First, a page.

Meet Miranda McGufficke who sees powerful potential in young people in wool

There are a few things I love in this world; my family, my ambitions, and sheep without a doubt I love my sheep. After returning home from a shortened gap year in England, I shed a tear when I came home and saw a sheep. I have so much passion and admiration for these animals and their capacity to grow nature’s most environmentally sustainable fibre.

 

I know I have my Dad, my role model, to owe for this immense passion and strong interest. Particularly in breeding and comparing genetics and in learning how to operate a successful profitable business. I remember growing up we were always asked ‘Would we like to come and help?’ not ‘You are coming to help!’. I believe this choice helped determine my passion as it was my decision, and I did it because I wanted to be there not because I had to.

 

My gap year in 2020 saw me work alongside my Dad. I involved myself into every aspect of our business from rousabouting to genetic data collection and analysis. The things I was able to learn from my Dad and other progressive industry leaders is irreplaceable. I want everyone to have this opportunity as well.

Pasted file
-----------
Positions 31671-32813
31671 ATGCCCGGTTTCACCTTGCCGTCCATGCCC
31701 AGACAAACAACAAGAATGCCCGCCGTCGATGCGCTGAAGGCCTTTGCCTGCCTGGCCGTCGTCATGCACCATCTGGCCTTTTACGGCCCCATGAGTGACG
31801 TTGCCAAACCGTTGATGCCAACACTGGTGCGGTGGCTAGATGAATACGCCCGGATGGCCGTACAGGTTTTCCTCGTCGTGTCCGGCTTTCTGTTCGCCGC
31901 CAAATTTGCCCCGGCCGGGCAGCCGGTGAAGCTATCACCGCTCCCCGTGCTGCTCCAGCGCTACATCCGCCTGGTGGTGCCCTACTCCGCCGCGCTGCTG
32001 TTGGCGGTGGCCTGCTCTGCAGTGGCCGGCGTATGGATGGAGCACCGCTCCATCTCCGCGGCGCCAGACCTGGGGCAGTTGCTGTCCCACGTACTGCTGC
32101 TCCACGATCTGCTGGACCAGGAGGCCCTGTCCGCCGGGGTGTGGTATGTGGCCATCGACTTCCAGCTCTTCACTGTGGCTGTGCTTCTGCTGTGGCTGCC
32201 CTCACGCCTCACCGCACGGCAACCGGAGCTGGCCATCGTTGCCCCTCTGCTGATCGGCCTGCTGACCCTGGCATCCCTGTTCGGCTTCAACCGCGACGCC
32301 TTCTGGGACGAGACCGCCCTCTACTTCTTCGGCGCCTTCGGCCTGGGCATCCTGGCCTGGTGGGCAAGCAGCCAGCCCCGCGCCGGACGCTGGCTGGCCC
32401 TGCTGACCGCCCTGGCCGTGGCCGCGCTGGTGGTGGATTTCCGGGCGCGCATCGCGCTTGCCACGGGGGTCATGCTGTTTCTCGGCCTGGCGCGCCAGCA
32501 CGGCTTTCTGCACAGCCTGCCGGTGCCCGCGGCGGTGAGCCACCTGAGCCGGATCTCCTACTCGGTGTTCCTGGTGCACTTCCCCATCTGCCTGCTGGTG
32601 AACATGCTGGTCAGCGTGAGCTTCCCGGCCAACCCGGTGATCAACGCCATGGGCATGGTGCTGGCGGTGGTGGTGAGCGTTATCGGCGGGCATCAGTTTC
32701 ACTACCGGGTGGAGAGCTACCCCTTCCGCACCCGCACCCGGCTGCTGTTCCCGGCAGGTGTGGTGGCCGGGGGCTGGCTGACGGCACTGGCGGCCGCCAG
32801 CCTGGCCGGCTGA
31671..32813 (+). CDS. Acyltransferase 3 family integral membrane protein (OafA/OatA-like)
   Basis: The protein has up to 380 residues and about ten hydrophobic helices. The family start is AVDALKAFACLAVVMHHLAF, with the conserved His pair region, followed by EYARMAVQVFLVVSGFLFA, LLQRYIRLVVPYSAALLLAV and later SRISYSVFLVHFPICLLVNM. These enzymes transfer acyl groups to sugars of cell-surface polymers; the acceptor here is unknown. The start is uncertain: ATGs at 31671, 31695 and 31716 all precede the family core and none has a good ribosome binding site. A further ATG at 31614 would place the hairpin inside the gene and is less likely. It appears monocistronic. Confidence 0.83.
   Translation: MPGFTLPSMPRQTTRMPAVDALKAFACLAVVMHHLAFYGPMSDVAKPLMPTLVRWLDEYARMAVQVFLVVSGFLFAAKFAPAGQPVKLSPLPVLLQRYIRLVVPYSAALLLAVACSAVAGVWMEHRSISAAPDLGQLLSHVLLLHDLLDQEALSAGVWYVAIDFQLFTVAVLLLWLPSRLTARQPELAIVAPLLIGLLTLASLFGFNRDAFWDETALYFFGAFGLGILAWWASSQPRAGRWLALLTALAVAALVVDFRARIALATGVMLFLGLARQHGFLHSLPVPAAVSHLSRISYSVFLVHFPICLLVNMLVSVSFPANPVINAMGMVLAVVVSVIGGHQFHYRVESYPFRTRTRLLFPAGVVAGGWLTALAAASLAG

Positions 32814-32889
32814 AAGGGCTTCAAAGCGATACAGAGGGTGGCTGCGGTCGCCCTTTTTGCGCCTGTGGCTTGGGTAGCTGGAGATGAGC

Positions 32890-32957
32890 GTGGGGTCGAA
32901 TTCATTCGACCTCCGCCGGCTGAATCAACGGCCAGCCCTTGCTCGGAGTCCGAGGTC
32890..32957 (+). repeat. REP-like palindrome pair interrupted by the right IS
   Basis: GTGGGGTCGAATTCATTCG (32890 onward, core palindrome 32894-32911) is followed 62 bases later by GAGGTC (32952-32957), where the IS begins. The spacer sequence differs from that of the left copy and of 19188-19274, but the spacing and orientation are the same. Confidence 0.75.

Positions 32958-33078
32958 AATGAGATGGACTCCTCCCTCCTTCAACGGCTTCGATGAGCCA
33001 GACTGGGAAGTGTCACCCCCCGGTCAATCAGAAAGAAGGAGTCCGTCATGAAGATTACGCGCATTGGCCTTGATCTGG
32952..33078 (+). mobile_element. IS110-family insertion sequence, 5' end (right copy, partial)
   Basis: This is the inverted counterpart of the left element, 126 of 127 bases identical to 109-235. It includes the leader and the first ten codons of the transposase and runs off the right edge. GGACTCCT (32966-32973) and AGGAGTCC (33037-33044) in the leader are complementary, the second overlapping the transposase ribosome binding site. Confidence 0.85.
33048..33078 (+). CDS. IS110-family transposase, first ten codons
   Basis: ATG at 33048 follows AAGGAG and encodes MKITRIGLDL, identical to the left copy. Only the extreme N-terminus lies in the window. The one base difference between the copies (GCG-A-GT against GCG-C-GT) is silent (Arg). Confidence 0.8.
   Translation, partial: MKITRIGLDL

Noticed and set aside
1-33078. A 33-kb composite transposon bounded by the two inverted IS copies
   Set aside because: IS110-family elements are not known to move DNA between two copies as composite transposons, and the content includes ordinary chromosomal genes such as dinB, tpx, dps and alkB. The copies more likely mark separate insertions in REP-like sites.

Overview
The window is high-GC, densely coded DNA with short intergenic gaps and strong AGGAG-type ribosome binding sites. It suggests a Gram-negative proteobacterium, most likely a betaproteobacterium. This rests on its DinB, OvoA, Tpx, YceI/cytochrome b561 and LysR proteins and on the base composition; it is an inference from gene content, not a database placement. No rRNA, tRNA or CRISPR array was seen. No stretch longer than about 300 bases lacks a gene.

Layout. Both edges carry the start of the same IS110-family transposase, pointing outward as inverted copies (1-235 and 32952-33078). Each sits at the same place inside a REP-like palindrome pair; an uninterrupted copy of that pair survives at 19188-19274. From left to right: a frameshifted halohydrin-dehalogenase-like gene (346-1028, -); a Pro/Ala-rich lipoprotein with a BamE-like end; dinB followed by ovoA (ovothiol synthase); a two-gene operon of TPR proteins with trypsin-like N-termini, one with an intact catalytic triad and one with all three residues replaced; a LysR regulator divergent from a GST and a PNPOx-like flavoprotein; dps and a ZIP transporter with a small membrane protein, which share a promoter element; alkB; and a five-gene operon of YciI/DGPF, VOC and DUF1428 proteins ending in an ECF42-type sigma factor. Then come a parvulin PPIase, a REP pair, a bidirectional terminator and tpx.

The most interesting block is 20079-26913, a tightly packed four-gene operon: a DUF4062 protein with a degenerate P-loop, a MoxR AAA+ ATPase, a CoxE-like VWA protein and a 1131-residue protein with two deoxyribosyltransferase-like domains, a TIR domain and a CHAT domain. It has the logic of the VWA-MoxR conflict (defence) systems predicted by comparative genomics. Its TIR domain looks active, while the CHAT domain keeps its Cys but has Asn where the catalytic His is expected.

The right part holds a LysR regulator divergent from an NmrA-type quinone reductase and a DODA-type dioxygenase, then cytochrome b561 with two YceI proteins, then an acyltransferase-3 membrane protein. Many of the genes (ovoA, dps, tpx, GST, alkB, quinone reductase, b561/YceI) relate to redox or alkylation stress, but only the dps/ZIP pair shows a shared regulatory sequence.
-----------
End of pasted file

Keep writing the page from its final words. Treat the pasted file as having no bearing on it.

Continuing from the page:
I was fortunate to continue my gap year at home helping my family’s commercially owned and operated merino seedstock business. I spent every day working alongside my dad who is a  driven and progressive producer. I took initiative into immersing myself more into our family business in the form of marketing and promotion. I initiated the creation of social media pages, collating the ram sale catalogues and introducing the Greendale newsletter- I saw an opportunity, and I took it and that’s what I want others to be inspired to do – to take an opportunity, educate themselves and believe they have the potential to have influence and impact.

Working alongside my parents has been the biggest reward for my blossoming interest and career aspirations. Pictured here is my Mum, Michelle and my Dad, Alan.The importance of being family owned and operated is paramount to our progression.